Detroit’s General Motors Co. announced it plans to offer 30 all-electric models globally by mid-decade, and 40 percent of the company’s U.S. entries will be battery electric vehicles by the end of 2025.
The company also announced an increase in GM’s financial commitment to electric and autonomous vehicles to $27 billion through 2025, up from the $20 billion planned before the onset of the COVID-19 pandemic.
Mary Barra, chairman and CEO of the company, made the announcement.
“Climate change is real, and we want to be part of the solution by putting everyone in an electric vehicle,” she says. “We are transitioning to an all-electric portfolio from a position of strength, and we’re focused on growth. We can accelerate our EV plans because we are rapidly building a competitive advantage in batteries, software, vehicle integration, manufacturing, and customer experience.”
The company also has announced that Factory ZERO, Detroit-Hamtramck Assembly Center and GM’s all-electric vehicle assembly plant, is the first automotive plant in the U.S. to install dedicated 5G fixed mobile network technology.
GM’s plan to offer the all-electric models will launch the EVs around the world, and more than two-thirds will be available in North America. Cadillac, GMC, Chevrolet, and Buick will all be represented, and the EVs will be offered at all price points.
The company’s Ultium-based electric vehicles will be capable of driving ranges up to 450 miles on a full charge. This is up from 400 miles. The Ultium platform provides the building blocks for everything from mass market vehicles to high-performance vehicles.
GM’s second-generation Ultium chemistry is projected to deliver twice the energy density at less than half the cost of today’s chemistry. GM is prototype testing this next-generation technology, which is expected to be available mid-decade. Ultium technology, supported by hundreds of granted patents and pending patent applications, is expected to bring EVs closer to price parity with gas-powered vehicles.
The company continues to explore third-party licensing for its Ultium EV architecture, batteries, and propulsion systems, along with its Hydrotec fuel cell technology developed with Honda.
More than half of GM’s capital spending and product development team will be devoted to electric and electric-autonomous vehicle programs.
Ultium’s battery packs cost nearly 40 percent less than those in the Chevrolet Bolt EV. Despite the pandemic, GM’s work on electric vehicles accelerated during 2020.
Now, eight months after the technology was first revealed, GM is projecting that second-generation Ultium packs, expected mid-decade, will cost 60 percent less than the batteries in use today with twice the energy density expected.
These cells will get closer to cost parity with gas-powered engines due to:
- Cell design that enables higher energy density and uses less non-active material, making more room for the part of the battery that produces energy.
- Manufacturing efficiencies through Ultium Cell’s joint venture with LG Chem.
- Better integration between vehicles and their battery packs, enabling fewer cells and modules.
- Less expensive cathodes, reduced active material, novel electrolytes, and the first use of lithium metal anodes in a GM battery.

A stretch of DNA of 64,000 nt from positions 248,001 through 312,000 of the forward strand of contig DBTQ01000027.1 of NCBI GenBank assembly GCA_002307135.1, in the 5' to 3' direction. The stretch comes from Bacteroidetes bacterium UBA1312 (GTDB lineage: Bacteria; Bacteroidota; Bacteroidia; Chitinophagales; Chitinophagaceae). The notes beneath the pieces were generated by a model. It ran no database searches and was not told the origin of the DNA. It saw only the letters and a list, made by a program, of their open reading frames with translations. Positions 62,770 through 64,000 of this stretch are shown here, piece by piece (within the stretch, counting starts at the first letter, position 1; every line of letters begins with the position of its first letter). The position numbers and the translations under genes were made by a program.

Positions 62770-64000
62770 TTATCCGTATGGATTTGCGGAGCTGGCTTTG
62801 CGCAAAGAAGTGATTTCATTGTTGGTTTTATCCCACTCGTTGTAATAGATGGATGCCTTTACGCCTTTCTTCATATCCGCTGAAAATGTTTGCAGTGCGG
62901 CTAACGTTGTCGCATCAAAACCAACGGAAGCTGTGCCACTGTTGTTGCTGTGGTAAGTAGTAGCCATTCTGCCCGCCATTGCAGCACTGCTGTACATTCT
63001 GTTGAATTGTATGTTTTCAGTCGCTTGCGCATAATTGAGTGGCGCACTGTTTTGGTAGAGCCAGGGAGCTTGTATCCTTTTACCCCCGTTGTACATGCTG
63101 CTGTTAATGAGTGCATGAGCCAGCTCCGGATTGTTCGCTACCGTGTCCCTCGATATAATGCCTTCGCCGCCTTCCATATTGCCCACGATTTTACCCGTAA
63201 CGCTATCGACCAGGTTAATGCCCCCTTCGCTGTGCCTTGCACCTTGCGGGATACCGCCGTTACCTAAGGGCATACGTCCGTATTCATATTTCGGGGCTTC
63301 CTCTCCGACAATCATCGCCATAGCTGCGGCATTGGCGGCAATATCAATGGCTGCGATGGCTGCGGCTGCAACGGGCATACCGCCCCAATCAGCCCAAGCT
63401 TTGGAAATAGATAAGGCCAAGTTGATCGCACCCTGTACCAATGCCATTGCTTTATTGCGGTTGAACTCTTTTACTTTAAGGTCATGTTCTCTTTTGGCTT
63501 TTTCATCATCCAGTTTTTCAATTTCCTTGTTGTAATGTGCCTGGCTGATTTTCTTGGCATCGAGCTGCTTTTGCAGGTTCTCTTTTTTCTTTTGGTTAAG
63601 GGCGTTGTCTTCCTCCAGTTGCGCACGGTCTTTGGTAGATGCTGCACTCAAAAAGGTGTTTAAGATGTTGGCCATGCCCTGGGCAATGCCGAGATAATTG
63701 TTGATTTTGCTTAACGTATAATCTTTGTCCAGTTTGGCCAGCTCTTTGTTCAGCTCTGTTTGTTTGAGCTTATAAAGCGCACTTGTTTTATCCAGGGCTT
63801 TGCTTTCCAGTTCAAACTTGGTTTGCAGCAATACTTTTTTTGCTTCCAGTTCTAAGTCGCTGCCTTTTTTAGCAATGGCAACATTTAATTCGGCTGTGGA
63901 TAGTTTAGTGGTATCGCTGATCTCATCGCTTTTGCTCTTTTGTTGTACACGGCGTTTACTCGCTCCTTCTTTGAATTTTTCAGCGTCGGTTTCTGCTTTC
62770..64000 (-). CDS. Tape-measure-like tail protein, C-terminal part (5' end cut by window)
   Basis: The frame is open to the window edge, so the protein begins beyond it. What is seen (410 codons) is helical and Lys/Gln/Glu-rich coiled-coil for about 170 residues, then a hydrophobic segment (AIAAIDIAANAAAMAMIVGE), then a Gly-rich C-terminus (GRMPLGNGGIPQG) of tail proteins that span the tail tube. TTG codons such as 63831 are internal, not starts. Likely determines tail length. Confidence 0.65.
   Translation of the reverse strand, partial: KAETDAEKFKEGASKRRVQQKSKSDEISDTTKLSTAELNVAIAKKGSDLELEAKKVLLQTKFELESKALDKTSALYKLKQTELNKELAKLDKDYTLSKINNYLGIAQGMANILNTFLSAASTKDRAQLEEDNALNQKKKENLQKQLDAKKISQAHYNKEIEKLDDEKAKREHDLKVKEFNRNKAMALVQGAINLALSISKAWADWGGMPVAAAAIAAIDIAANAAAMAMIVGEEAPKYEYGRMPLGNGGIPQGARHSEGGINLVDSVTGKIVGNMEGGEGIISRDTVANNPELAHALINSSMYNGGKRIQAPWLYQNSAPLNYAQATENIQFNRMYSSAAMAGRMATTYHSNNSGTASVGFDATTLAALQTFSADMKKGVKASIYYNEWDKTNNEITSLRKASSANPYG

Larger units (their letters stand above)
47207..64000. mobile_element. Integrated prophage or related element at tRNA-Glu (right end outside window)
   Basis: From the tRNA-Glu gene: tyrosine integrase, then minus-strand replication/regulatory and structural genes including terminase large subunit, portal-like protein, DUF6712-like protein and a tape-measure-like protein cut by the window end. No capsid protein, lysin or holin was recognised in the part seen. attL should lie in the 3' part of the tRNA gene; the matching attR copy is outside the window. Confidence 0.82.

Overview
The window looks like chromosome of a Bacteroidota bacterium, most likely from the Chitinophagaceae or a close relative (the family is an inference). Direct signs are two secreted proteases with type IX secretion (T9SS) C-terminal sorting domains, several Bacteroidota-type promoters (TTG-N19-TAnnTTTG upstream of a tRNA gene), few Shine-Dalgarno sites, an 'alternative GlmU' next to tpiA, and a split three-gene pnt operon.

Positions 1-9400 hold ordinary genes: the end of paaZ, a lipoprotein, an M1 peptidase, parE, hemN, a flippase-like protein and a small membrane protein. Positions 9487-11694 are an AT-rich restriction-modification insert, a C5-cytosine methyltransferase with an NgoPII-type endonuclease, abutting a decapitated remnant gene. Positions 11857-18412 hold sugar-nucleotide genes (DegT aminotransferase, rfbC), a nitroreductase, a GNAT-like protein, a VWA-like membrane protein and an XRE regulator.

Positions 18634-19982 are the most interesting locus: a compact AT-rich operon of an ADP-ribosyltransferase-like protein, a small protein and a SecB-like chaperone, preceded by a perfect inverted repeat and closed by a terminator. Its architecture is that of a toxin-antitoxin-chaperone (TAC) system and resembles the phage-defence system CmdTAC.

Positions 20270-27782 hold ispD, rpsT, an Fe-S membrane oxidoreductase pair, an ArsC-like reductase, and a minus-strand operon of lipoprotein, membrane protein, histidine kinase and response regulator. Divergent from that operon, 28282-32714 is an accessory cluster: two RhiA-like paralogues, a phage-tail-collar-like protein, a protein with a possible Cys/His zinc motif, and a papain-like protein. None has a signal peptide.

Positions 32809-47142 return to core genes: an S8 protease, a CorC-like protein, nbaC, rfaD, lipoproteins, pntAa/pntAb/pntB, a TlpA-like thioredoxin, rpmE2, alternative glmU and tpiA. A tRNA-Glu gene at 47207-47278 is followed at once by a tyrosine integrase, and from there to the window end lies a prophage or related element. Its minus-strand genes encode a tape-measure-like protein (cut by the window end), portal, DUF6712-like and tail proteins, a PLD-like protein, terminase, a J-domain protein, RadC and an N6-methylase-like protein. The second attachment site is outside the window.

The Ultium platform is flexible enough to accept new chemistry and cell types without redesigns to its architecture. The batteries will be easy to service without having to replace the whole pack.
“GM’s EV development times are speeding up, and costs are going down rapidly, so we expect our Ultium EV programs to be profitable from the first generation on,” says Doug Parks, executive vice president of global product development, purchasing, and supply chain. “It’s not just the cost and performance of our innovative EV components that will give us a competitive advantage in a fast-changing industry, but how we integrate them with other advanced systems like Super Cruise, our vehicle intelligence platform electrical architecture, and other technologies pioneered in our traditional portfolio.”
GM is doing most of the development work on these cells at its Chemical and Materials Systems lab at the Global Technical Center in Warren. Next year, GM plans to break ground on an all-new Battery Innovation Lab and Manufacturing Technology Center to develop the Ultium battery chemistry.
The qualities of the Ultium system and advances in battery technology have enabled GM to bring electric vehicles to market faster than originally planned. The 2022 GMC Hummer EV’s development time of 26 months, down from about 50, is now the benchmark.
The development schedules for 12 vehicle programs have been moved up, including the Hummer, three other GMC Ultium variants, including an EV pickup, four Chevrolet EVs, including a pickup and compact crossover, and four Cadillacs. In addition, Buick’s EV lineup will include two Ultium-based EVs.
After the Hummer, the next EV to launch will be the Lyriq, Cadillac’s first all-electric vehicle, which will arrive in the first quarter of 2022, nine months ahead of schedule.
“Ultium is already changing the way customers – and investors – view our company,” Barra says. “We are resolved as a management team to move even faster to expedite the transition to EVs. The all-electric future we are building integrates all the things we do better than anybody else – so we can put everyone in an EV, generate profitable growth, and create shareholder value.”